On Monday, GM announced it will resume leasing vehicles to customers in five states: Michigan, New York, New Jersey, Connecticut and Ohio. GM abandoned the practice last year as resale values fell.
The program runs through Aug. 31. Eligible vehicles include the 2009 Cadillac CTS and Chevrolet Malibu and Traverse. Consumers also can lease 2010 models of the Chevrolet Equinox, Buick LaCrosse and Enclave, and GMC Acadia, and buyers nationwide can lease the 2010 Cadillac SRX crossover.
Chrysler Group LLC sales were down 9.4 percent year over year, dropping from 98,109 units to 88,900. But Chrysler’s market share increased from 8.6 percent to 8.9 percent.
"The government’s program is doing what it is designed to do — spur consumers to trade in older gas guzzlers for new, fuel-efficient vehicles," said Peter Fong, head of sales for the Auburn Hills automaker, in a statement. "While we don’t expect the industry sales forecast to change dramatically, we are seeing encouraging signs that consumer confidence is building, and more consumers are considering purchasing a new vehicle."
Sales down for Japanese
All three of the major Japanese automakers saw their sales fall in July, albeit from exceptionally strong numbers a year ago when high gasoline prices boosted demand for their fuel-efficient cars and crossover.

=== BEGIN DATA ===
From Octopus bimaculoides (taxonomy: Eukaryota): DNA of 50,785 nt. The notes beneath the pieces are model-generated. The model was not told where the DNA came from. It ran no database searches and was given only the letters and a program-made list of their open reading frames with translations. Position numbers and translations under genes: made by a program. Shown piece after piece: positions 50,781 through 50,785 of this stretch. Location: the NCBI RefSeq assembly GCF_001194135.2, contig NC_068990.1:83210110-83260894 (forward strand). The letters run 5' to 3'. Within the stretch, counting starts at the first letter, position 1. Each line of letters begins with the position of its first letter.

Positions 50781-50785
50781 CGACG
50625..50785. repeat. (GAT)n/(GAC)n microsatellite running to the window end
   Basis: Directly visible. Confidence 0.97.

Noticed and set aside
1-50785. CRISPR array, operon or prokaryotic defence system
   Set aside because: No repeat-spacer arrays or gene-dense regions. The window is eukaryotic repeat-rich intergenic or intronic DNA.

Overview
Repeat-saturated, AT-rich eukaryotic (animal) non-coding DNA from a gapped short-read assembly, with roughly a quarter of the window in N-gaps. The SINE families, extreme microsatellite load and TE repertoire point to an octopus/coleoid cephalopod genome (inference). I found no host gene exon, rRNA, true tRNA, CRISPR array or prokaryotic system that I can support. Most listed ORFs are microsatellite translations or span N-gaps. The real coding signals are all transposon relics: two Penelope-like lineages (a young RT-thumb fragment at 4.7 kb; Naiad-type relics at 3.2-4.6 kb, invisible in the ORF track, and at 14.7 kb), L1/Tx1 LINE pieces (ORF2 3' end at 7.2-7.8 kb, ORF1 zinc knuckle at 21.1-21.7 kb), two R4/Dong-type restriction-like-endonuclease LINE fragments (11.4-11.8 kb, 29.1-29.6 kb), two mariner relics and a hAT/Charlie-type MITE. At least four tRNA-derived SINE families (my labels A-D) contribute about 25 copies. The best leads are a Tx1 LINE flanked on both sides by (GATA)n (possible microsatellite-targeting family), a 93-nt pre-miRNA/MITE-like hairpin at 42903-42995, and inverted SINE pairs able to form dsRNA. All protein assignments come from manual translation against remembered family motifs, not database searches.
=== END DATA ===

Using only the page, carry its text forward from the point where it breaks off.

Toyota Motor Corp.’s were down 11.4 percent, dropping from 197,424 vehicles to 174,872, while its market share increased to 17.5 percent from 17.4 percent, once again passing Ford to reclaim the No. 2 spot. It said those numbers would have been worse without "cash for clunkers," which it said accounted for at least 30,000 additional sales last month.
"This confirms that there’s an appetite out there for fuel-efficient vehicles," said Bob Carter, general manager of the Toyota division at Toyota Motor Sales, who said the program proved a big help in California — a key market for Toyota, and one that has been hit hard by the recession. "(It) blew the lid off our California sales, which got a 55 percent lift over June."
Honda Motor Co. sales dropped 17.3 percent, from 138,744 vehicles to 114,690, while its market share declined from 12.2 percent to 11.5 percent.
Nissan sales fell from 95,319 units to 71,847 units — a 24.6 percent decline. Its share of the market also fell from 8.4 percent to 7.2 percent.
The biggest winner was Subaru, which posted a 34.2 percent sales gain, on sales of 21,839 vehicles.
South Korea’s Hyundai Motor Co. posted its seventh consecutive month of sales increases, which Edmunds’ Anwyl said underscores just how value-conscious consumers have become in the face of the worst economic crisis since the Great Depression. He warned this could spell trouble as automakers ratchet up prices in response to stronger demand.
Incentive spending fell in July, and while Anwyl said he is confident that there will be more good news in August and September, he said sales could fall off after that.
Ford’s Pipas said there is no doubt that cash for clunkers pulled ahead sales that would have occurred later, raising the specter of reduced demand in the future. But he said the program is achieving its goal of kick-starting auto sales and benefiting the broader economy.
"We may have seen the bottom, but we’re not out of the woods yet," he said. "I would challenge anybody to show me a one-week program — a billion dollars — that had as much benefit to the consumer and as much benefit to the environment as this."